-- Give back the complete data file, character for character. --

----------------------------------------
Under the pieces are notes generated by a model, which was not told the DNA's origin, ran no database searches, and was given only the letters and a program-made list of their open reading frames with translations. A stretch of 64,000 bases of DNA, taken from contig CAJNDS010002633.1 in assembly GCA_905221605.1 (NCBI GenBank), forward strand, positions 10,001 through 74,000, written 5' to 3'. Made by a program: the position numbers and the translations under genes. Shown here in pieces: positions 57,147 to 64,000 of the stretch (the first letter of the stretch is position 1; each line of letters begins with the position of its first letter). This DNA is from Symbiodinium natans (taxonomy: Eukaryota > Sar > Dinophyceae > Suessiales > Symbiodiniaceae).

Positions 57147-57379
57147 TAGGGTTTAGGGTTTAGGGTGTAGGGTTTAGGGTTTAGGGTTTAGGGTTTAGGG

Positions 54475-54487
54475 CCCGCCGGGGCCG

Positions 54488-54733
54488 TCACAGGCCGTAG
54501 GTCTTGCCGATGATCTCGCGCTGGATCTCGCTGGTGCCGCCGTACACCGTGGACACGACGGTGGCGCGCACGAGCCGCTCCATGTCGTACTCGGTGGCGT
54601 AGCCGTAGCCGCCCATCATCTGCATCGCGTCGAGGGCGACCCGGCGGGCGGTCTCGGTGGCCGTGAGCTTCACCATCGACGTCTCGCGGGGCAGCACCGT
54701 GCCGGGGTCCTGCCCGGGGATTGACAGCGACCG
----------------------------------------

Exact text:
Under the pieces are notes generated by a model, which was not told the DNA's origin, ran no database searches, and was given only the letters and a program-made list of their open reading frames with translations. A stretch of 64,000 bases of DNA, taken from contig CAJNDS010002633.1 in assembly GCA_905221605.1 (NCBI GenBank), forward strand, positions 10,001 through 74,000, written 5' to 3'. Made by a program: the position numbers and the translations under genes. Shown here in pieces: positions 57,147 to 64,000 of the stretch (the first letter of the stretch is position 1; each line of letters begins with the position of its first letter). This DNA is from Symbiodinium natans (taxonomy: Eukaryota > Sar > Dinophyceae > Suessiales > Symbiodiniaceae).

Positions 57147-57379
57147 TAGGGTTTAGGGTTTAGGGTGTAGGGTTTAGGGTTTAGGGTTTAGGGTTTAGGG

Positions 54475-54487
54475 CCCGCCGGGGCCG

Positions 54488-54733
54488 TCACAGGCCGTAG
54501 GTCTTGCCGATGATCTCGCGCTGGATCTCGCTGGTGCCGCCGTACACCGTGGACACGACGGTGGCGCGCACGAGCCGCTCCATGTCGTACTCGGTGGCGT
54601 AGCCGTAGCCGCCCATCATCTGCATCGCGTCGAGGGCGACCCGGCGGGCGGTCTCGGTGGCCGTGAGCTTCACCATCGACGTCTCGCGGGGCAGCACCGT
54701 GCCGGGGTCCTGCCCGGGGATTGACAGCGACCG